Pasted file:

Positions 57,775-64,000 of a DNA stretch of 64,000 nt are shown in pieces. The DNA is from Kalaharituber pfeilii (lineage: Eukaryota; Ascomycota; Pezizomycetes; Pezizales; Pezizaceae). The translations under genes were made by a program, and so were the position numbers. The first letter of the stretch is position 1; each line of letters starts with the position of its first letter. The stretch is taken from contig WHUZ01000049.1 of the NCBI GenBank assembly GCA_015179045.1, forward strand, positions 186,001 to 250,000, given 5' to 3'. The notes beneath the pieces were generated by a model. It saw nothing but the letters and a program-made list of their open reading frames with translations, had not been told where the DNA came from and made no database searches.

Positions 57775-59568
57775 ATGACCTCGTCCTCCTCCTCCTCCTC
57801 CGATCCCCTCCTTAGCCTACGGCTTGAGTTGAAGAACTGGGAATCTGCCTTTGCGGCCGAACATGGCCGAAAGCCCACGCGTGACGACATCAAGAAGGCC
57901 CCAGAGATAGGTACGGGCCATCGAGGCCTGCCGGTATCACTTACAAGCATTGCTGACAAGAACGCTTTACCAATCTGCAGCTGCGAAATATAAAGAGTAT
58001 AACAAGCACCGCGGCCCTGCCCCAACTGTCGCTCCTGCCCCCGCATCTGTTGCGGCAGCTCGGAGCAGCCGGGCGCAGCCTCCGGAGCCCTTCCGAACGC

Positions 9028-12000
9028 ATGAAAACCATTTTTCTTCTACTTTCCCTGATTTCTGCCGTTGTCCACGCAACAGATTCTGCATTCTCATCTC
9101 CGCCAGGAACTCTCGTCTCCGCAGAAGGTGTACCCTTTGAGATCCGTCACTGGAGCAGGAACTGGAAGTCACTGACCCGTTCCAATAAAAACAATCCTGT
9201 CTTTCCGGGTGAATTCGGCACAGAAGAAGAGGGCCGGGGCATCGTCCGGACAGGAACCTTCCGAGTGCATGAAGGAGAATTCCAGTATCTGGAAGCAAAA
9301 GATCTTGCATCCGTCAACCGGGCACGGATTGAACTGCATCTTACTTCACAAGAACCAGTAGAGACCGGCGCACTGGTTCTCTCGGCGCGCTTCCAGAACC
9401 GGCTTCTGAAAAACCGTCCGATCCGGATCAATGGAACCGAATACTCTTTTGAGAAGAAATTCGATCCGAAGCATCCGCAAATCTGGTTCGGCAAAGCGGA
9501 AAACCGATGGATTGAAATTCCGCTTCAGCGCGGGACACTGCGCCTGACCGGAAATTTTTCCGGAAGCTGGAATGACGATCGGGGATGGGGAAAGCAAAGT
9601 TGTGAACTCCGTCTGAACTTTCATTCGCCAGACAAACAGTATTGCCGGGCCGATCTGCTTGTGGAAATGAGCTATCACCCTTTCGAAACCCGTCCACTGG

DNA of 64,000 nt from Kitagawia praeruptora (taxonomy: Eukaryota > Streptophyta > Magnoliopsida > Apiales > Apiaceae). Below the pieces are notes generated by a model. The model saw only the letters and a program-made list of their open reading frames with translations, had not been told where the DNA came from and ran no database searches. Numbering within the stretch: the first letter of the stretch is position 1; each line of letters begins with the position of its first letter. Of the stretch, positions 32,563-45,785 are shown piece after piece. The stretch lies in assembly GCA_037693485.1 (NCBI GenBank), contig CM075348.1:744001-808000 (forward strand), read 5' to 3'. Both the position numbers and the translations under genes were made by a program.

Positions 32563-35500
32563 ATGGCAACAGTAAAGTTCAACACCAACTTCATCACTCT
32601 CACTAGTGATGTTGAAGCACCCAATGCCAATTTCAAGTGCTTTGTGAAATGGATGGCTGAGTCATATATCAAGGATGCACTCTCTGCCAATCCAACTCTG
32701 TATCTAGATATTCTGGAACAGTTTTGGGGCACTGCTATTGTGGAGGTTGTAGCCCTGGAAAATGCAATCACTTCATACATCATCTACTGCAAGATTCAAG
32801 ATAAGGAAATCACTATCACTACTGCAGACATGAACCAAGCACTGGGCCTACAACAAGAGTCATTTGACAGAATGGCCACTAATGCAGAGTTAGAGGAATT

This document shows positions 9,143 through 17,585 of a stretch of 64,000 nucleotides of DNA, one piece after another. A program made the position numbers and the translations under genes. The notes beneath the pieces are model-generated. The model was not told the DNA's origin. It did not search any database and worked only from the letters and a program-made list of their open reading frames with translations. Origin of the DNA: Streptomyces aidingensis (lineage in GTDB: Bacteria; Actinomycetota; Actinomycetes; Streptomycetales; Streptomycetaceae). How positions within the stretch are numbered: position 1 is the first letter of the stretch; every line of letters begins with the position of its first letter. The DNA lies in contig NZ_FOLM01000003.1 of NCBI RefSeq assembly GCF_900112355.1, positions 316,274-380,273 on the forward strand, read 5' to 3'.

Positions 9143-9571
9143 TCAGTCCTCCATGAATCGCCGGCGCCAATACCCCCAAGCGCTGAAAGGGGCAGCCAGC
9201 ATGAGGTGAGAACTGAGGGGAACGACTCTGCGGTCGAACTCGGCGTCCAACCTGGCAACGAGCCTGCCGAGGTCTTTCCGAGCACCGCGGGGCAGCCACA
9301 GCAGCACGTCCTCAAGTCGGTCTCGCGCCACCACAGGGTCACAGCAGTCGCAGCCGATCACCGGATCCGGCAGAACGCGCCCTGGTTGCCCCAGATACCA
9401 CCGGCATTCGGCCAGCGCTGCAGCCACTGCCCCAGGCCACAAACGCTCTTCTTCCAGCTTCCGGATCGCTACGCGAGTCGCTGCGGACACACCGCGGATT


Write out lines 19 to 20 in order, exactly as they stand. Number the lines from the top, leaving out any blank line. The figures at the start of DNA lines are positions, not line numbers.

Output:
32701 TATCTAGATATTCTGGAACAGTTTTGGGGCACTGCTATTGTGGAGGTTGTAGCCCTGGAAAATGCAATCACTTCATACATCATCTACTGCAAGATTCAAG
32801 ATAAGGAAATCACTATCACTACTGCAGACATGAACCAAGCACTGGGCCTACAACAAGAGTCATTTGACAGAATGGCCACTAATGCAGAGTTAGAGGAATT